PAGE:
NEW ORLEANS — Exactly 366 days ago, Michigan Athletic Director Dave Brandon went on a mission.
His football team needed a new coach. At the time, Brandon didn’t know who the right man for the job was. But he did know what he was looking for.
“I really felt like the program needed a change, needed to move in a different direction,” Brandon said Tuesday night. “I was talking about defense, special teams, consistency and improvement as the season wore on.”
After a week-long search to find the Wolverines’ new headman last January, Brandon felt that he had his guy: Brady Hoke.
Hoke didn’t have the name recognition of LSU’s Les Miles or Stanford’s then-coach Jim Harbaugh, two top candidates that many Michigan fans wanted to lead their team. He wasn’t the big-name guy. And he certainly had his doubters.
On Tuesday, with the Wolverines’ 23-20 overtime victory over Virginia Tech in the Sugar Bowl, Hoke silenced any doubters that remained.
And he made it official: Dave Brandon found the right man for the job.
Brandon said he wanted defensive improvement. Hoke’s defense didn’t just improve. It looked like a completely different squad than last year’s, which featured nearly all of the same players.
Last season, the Wolverines finished the season ranked dead-last in the Big Ten in total defense, giving up an average of 451 yards per game. Under Hoke and new defensive coordinator Greg Mattison, Michigan gave up just 318 yards-per-game, fifth in the Big Ten.
For the first time in three years, the Wolverines were a defense-first team again, exactly what Brandon was looking for.
And how about special teams?
Last year, the Michigan kickers — Brendan Gibbons and Seth Broekhuizen — finished the season a dismal 4-for-14, good for last in the nation. Gibbons went 1-for-5, while the walk-on Broekhuizen finished 3-for-9.
This year, Hoke put his faith in Gibbons after Gibbons earned the starting role in camp. And like the defense, he looked like an entirely different player.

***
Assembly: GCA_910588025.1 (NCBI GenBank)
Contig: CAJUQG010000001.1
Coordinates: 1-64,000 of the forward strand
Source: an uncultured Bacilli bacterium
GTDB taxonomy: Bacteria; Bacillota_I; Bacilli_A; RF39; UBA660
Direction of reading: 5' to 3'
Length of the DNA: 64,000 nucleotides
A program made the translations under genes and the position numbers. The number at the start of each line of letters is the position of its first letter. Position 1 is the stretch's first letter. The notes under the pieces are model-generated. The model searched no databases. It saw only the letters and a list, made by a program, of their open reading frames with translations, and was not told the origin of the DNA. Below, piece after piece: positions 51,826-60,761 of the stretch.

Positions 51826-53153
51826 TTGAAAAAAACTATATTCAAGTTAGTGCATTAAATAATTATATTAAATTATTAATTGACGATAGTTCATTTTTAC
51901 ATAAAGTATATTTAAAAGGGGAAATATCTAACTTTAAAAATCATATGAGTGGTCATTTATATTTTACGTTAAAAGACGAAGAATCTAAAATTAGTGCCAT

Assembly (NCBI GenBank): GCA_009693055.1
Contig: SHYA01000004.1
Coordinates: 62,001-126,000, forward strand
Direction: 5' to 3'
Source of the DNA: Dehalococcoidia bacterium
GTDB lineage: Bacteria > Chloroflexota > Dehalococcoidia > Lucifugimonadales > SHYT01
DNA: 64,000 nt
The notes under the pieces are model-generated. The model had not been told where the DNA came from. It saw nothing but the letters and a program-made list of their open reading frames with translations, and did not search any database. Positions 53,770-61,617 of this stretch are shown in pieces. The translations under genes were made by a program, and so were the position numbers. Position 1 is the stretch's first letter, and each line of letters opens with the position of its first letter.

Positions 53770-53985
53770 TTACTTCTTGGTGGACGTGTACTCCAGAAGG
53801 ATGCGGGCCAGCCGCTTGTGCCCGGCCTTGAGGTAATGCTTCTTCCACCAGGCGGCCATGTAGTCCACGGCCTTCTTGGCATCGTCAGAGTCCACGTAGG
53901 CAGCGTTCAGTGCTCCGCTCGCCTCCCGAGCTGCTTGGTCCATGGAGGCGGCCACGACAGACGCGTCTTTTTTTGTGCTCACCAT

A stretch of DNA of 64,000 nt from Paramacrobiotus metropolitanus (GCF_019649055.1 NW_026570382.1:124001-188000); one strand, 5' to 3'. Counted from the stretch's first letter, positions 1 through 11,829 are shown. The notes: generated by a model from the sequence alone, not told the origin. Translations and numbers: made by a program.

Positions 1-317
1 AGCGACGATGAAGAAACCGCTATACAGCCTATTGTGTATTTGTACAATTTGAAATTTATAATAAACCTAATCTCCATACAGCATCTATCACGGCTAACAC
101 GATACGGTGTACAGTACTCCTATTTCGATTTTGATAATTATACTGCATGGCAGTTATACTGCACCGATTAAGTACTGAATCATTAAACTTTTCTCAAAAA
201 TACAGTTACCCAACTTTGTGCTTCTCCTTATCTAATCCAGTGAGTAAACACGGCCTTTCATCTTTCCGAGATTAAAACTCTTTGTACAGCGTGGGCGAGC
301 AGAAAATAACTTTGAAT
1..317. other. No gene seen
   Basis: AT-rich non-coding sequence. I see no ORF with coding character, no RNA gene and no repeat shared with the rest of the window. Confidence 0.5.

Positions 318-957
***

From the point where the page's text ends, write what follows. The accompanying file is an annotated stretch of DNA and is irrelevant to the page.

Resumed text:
Gibbons finished the regular season 10-for-14, then added three more in the Sugar Bowl. Oh yeah, he also hit the game winner from 37 yards out in overtime on Tuesday.
Sure, it’s tough to say that a coach can really have that big of an impact on a kicker. At some point, it’s up to the kicker to get the job done. But Gibbons will be the first to say Hoke and his staff made a difference.
If Gibbons missed a kick, Hoke always let him know he had his back.
“He just talks to me one-on-one,” Gibbons said last week. “He says, ‘Don’t worry. Go out there and make the next one. You’re a good kicker, we all have confidence in you.’
“It’s helpful. When you have confidence and people backing you up, you can’t fail, you know?”
With Hoke backing him, Gibbons radically improved his consistency. And under Hoke’s watch, Michigan became one of the most consistent teams in the nation — another one of Brandon’s must-haves.
The Wolverines finished the season 11-2 — just the fifth team in program history to reach the 11-win mark. It wasn’t always pretty, but they got the job done.
Offensive coordinator Al Borges hit the nail on the head after the game Tuesday.
“At the end of the day, the kids played like they played all year,” Borges said. “They wanted to win. And that’s why we’ve got 11 wins now. We’ve had some beautiful wins, we’ve had some ugly wins. You’ve gotta win some games like that. They’re not all masterpieces.”
And neither was this season. But Michigan improved throughout, ending on a four-game winning streak, including a win against Ohio State for the first time in seven years.
With that, Brandon’s checklist was complete.
“I think if you go back and study what transpired this season, you can check the box in every one of those categories,” Brandon said. “That’s why I’m so proud of Brady Hoke and Al Borges and Greg Mattison and all of their staff.”
The journey started when Hoke was hired on Jan. 11, 2011. It certainly didn’t end on Tuesday, but it took one giant step.
And with Hoke at the helm, Brandon likes where his program is headed.
“I feel very comfortable telling you that Michigan football is where it needs to be and where we want it to be,” Brandon said.
Who could blame him?